AMES, Iowa — Small grains planted in Iowa are now a rolling carpet of green that will be ready to harvest in a few short weeks. These crops – barley, cereal rye, oats, triticale and wheat – are increasingly popular with farmers because they are cheap to raise and can be used in a number of different ways. Small grains can be harvested and used as food-grade grain for people, as feed-grade grain for animals, or as seed for planting cover crops or small grains next year. They can also be baled for straw or grazed as livestock feed.
Despite this range of practical uses, marketing small grains crops can be challenging. To help address this issue, Practical Farmers of Iowa created a directory of businesses that buy small grains in Iowa and neighboring counties of other states. The annual directory, first published last year, is updated yearly. The 2017 edition is now available online at practicalfarmers.org/small-grains, under the “PFI Resources” tab.
The directory lists location and contact information for seed buyers, grain buyers and seed cleaners, as well as the small grains species they buy. Many of the buyers work exclusively with oats or wheat, for example, but others buy four or five different small grains.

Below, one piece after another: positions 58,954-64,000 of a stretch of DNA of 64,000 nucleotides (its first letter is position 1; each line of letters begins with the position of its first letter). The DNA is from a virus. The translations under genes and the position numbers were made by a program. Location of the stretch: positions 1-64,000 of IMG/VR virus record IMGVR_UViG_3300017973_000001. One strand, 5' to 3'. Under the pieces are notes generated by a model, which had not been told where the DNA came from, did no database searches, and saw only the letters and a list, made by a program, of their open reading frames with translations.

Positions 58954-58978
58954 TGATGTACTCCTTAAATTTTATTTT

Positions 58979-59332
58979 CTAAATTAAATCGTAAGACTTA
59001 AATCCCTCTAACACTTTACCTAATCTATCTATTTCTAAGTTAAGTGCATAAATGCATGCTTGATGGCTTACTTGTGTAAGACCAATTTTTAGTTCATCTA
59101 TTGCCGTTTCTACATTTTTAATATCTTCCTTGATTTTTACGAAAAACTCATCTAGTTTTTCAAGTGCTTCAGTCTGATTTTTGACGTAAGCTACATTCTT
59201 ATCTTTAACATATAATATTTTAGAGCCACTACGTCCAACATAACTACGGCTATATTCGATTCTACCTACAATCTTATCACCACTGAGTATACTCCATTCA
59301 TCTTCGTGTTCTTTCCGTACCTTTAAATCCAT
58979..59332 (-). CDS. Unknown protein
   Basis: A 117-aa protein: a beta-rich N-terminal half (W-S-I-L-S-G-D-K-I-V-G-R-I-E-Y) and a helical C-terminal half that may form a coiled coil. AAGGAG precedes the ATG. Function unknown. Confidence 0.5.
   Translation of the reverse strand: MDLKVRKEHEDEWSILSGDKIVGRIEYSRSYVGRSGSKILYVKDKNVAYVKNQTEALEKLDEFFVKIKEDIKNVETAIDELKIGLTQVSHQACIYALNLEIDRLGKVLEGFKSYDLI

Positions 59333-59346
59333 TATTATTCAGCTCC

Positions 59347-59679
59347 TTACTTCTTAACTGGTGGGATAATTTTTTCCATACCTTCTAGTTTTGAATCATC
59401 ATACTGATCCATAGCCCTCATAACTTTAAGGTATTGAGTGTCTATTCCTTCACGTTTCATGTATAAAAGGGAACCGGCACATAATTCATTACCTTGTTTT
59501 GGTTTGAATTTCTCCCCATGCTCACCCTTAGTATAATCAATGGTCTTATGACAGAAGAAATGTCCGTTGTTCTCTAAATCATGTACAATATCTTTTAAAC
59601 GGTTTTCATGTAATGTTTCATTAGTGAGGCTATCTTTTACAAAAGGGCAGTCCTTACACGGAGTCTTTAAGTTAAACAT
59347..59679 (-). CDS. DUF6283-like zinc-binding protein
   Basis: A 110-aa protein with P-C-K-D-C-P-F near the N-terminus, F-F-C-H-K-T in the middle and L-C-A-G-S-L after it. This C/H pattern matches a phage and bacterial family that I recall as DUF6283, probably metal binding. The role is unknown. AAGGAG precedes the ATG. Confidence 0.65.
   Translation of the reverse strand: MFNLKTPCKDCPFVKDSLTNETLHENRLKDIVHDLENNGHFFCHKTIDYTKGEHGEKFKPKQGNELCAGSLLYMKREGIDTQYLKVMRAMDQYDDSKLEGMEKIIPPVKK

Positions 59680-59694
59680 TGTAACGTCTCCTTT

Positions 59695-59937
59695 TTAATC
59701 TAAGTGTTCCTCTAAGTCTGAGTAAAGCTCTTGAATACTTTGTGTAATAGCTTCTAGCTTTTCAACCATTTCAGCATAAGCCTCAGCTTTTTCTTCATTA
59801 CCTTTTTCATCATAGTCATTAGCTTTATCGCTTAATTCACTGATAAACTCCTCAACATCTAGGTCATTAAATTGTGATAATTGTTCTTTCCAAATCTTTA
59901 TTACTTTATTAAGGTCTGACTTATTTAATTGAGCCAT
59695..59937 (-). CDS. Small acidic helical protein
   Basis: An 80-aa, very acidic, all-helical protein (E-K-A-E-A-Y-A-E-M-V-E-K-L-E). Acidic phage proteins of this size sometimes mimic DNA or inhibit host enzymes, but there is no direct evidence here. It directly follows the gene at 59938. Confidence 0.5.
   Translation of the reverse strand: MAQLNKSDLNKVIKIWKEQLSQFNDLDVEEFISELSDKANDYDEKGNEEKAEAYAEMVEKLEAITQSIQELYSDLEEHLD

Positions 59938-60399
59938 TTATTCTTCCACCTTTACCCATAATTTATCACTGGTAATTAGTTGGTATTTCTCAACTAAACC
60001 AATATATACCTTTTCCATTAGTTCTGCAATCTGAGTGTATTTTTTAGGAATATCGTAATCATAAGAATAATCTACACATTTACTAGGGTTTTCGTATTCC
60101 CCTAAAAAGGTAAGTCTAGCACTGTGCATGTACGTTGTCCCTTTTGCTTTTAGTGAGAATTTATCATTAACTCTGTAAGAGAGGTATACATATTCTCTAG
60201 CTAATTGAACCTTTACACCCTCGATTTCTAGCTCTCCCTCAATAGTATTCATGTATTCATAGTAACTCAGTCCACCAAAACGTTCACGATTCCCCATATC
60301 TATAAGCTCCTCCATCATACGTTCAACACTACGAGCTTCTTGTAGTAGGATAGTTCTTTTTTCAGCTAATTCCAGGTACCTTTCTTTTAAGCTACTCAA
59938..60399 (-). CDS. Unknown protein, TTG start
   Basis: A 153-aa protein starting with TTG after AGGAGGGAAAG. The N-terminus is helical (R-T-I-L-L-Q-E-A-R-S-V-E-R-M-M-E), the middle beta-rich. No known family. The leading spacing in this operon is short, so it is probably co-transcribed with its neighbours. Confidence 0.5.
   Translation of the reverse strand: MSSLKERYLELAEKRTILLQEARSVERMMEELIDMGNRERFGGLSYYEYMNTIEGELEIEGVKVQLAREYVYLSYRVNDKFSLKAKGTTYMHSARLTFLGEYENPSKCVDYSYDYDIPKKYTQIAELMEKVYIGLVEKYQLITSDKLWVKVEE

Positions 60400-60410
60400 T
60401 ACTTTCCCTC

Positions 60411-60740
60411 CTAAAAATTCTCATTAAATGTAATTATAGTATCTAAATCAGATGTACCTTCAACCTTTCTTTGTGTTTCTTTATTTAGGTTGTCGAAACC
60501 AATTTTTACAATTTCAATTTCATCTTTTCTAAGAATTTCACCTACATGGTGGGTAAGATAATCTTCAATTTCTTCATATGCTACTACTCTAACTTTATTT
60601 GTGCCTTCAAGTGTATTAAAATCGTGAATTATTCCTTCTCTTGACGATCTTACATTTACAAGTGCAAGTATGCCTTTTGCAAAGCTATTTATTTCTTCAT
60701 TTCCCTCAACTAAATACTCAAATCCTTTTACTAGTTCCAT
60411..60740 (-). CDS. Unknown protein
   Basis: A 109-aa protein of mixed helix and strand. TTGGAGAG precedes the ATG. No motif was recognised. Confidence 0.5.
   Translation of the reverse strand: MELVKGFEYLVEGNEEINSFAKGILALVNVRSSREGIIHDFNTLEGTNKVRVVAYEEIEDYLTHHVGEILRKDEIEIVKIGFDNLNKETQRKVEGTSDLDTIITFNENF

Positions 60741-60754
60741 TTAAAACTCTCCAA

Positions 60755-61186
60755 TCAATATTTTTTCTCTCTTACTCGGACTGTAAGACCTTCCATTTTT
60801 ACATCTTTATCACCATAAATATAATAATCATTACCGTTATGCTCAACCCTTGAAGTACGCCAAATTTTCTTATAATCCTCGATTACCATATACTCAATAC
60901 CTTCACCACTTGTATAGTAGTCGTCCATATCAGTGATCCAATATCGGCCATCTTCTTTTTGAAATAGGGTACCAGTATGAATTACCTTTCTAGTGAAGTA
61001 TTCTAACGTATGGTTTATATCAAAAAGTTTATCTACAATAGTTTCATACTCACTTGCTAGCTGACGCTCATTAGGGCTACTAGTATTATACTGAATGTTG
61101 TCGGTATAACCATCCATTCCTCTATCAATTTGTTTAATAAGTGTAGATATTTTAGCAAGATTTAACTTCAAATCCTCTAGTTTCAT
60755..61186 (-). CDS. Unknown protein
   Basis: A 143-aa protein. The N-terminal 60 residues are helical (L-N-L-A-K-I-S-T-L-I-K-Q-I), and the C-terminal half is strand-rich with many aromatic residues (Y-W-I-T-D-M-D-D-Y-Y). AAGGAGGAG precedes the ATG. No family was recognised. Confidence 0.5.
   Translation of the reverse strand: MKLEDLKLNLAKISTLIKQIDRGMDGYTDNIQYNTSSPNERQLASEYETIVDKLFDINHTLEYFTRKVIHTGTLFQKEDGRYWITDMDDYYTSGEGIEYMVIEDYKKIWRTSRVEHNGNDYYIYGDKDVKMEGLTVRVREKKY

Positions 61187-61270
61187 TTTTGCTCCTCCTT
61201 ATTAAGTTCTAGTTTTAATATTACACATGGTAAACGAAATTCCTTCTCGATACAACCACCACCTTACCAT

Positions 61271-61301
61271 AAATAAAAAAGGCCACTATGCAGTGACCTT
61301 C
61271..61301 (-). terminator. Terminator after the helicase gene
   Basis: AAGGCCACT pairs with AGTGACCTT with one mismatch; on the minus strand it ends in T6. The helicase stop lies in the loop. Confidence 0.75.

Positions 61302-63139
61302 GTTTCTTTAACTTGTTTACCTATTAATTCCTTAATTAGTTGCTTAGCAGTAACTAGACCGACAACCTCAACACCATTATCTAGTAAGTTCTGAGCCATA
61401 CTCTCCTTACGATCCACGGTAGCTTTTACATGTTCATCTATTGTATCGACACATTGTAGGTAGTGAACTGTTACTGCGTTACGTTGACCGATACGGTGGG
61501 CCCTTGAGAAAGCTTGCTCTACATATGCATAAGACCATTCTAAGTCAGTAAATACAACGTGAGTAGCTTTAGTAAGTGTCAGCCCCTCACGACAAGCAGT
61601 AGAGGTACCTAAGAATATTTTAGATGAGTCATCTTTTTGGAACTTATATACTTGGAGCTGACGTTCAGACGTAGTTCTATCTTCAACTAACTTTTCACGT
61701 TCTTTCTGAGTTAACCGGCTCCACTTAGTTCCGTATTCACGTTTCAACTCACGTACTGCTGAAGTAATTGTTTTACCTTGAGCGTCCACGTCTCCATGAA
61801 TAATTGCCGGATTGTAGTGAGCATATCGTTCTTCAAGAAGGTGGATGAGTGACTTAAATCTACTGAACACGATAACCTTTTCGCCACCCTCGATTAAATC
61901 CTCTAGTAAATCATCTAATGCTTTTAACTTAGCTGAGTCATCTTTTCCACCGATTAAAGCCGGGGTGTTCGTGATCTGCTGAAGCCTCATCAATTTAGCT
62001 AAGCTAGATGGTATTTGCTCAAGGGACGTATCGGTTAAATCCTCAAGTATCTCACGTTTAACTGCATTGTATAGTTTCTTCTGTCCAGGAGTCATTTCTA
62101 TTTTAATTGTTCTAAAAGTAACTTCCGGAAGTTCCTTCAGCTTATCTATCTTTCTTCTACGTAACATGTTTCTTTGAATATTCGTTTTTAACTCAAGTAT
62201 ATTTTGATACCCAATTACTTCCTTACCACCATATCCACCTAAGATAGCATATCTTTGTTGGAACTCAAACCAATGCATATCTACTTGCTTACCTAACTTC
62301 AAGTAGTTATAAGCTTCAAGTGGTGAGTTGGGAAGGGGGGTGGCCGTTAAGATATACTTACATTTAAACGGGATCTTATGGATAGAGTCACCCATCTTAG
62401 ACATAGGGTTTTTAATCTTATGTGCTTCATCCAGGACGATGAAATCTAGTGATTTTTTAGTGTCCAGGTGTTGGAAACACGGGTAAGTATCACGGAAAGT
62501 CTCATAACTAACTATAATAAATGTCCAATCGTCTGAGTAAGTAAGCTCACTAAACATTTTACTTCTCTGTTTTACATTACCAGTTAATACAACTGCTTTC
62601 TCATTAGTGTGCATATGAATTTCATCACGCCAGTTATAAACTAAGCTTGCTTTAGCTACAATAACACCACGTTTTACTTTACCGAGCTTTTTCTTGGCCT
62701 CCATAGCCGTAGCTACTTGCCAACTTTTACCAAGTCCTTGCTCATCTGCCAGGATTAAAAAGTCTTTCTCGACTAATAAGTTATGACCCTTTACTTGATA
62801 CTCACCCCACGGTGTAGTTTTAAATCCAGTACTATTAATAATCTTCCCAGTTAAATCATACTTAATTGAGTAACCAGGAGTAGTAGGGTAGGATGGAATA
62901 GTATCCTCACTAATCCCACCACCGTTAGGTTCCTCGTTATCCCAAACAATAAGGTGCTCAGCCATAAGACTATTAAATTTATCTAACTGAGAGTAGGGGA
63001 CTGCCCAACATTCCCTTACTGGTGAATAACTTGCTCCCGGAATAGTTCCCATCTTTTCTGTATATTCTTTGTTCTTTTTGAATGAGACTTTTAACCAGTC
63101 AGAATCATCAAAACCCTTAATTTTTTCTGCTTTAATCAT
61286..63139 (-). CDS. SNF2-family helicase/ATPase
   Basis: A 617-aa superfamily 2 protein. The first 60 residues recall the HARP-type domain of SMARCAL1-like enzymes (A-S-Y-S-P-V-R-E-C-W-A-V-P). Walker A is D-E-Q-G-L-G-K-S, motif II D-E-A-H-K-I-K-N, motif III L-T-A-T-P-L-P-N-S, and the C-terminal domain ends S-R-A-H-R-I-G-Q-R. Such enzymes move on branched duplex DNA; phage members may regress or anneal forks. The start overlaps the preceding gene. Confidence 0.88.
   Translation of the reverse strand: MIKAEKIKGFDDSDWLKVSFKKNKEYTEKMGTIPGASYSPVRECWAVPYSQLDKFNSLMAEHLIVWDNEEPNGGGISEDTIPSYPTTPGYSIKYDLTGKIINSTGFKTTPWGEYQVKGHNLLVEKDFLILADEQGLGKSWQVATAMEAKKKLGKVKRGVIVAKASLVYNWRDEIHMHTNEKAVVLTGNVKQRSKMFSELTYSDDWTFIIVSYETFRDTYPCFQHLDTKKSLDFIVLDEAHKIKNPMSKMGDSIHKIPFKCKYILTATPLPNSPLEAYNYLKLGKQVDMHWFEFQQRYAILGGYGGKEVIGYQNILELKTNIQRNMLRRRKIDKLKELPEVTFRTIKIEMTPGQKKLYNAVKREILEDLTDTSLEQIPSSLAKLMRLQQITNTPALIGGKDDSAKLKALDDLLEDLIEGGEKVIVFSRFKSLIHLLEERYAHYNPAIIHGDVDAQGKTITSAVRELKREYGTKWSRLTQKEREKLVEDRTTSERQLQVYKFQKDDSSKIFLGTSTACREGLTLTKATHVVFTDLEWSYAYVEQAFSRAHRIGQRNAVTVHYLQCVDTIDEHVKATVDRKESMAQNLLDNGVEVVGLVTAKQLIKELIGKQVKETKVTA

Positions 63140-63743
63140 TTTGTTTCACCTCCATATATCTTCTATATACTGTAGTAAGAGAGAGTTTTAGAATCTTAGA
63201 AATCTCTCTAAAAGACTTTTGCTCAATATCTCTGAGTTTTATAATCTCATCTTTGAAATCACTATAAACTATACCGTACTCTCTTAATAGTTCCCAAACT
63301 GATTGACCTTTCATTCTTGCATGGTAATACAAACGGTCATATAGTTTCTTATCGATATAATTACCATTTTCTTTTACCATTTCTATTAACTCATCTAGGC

Seed and grain buyers take the raw grain and handle cleaning, processing and marketing of the seed and have precise market specifications for the product they buy. For food-grade small grains, minimum test weight and protein levels are required to achieve premium price. Specifications vary from buyer to buyer – so contacting them directly is the best way to make sure you’re matching up the quality of the grain with the buyer.
Seed buyers are interested in different market specifications, namely germination rates and that the seed is clean of diseases. Many acres are contracted for seed production before the season begins, but with increased demand for cover crops, more seed buyers are looking for additional small grains seed beyond their contracted acres.
Seed cleaners are necessary if a farmer wants to sell the seed directly to other farmers, or to use it in his or her own operation. Many farmers, however, no longer own seed cleaning equipment. The seed cleaners listed in the directory do own that machinery and offer seed cleaning as a service to other farmers.
If you own a business that buys small grains and want to be added to the directory, send your information to Alisha Bower (email@example.com). For more information about small grains production and markets visit practicalfarmers.org/small-grains.
— Practical Farmers of Iowa
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